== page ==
Lucky readers will already know Duncan Fallowell's travel books – though to call them such seems misguidedly familiar. His two to date (To Noto, 1989, and One Hot Summer in St Petersburg, 1994) need a genre to themselves. Now, after 14 years, there is a third.
Going as Far as I Can finds Fallowell on the longest, most gruelling journey he can imagine (within reason: he is both epicure and people-watcher, so the Antarctic was out). Why? "So that I need never travel again – and I could relax." In practice, this means touring both New Zealand's islands.
Fallowell pursues a dream of tasting the country's ultimate glass of rosé. A staunch believer in the Empire, tradition and protecting cultural inheritance, he pulls no punches, racking up town after town that has seen stylish Victorian buildings – even whole neighbourhoods – torn down, replaced by flimsy modern boxes. He describes a political culture that transcends even our embarrassment at colonial thinking – and of orientalist art, in particular. Excited at the prospect of finding a wealth of work by William Hodges – the painter who accompanied Cook – he instead finds Hodges's works squirreled away in storage.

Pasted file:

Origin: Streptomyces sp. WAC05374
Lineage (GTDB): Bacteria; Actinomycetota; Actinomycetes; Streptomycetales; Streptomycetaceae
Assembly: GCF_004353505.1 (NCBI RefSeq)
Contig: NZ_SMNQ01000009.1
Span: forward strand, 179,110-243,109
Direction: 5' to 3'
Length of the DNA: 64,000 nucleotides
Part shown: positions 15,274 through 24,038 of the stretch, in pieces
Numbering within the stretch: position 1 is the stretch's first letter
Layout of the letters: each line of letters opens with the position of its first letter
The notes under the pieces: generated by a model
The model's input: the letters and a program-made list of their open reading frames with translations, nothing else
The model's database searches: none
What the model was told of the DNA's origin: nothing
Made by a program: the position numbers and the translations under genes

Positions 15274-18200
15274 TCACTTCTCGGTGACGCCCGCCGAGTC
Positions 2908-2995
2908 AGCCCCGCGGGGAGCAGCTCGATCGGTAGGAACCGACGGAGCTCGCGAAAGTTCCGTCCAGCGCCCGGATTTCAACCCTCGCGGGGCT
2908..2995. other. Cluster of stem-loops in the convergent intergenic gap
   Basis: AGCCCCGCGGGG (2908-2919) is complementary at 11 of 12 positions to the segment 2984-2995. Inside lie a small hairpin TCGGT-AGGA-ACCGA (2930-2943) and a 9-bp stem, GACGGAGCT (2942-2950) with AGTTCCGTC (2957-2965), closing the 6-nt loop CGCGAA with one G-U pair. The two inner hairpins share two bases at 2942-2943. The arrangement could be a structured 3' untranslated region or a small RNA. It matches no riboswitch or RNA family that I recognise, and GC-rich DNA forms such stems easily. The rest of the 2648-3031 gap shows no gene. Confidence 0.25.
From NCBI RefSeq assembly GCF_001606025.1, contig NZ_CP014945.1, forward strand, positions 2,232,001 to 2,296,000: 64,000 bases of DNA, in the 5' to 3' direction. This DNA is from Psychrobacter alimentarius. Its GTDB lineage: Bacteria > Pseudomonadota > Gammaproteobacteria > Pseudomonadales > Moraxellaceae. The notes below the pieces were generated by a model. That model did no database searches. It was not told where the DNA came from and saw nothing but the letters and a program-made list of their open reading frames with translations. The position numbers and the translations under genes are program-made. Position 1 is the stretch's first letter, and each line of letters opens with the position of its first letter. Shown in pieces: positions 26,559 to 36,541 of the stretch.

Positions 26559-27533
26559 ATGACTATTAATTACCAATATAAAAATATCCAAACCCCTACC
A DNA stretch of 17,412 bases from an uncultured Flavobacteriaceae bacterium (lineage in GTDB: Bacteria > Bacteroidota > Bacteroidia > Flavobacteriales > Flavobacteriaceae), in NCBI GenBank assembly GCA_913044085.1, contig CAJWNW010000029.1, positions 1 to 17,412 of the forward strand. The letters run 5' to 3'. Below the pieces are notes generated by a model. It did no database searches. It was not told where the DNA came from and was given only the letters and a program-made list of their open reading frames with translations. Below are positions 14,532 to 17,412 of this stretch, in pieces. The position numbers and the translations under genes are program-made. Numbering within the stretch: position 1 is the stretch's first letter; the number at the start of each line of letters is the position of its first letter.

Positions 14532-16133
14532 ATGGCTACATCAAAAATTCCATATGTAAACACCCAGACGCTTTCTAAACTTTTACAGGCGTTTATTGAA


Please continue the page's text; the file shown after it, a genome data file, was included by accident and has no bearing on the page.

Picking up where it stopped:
He whimsically traces the theatrical tour of New Zealand by Laurence Olivier and Vivien Leigh in the year he was born. Few theatres survive; those he locates are invariably down-at-heel, or dedicated to anything other than dramatic art.
It can't be said that Fallowell falls for the locals. A degree of bodily and social androgyny worries rather than seduces him. He tries his hardest to engage – but he reveres all that the country is desperate to let go of, and this pragmatic people fails to understand why he is even among them.
Often this is very funny. But it's also poignant, and sad. Fallowell refuses to smooth over the traces, as many travel writers do. He reminds us, for instance, of the innate absurdity of an obsession with long-haul pursuits: "Quite apart from the physical disorientation of one's body and brain... it also takes time to get the practical hang of things... to learn what a letterbox looks like, for example."
Opinionated, unpredictable and quite fearless, Fallowell has penned a travel classic. What of the implication that he may not write another? Editors or friends must buy him a ticket.
Richard Canning's life of Oscar Wilde is published by Hesperus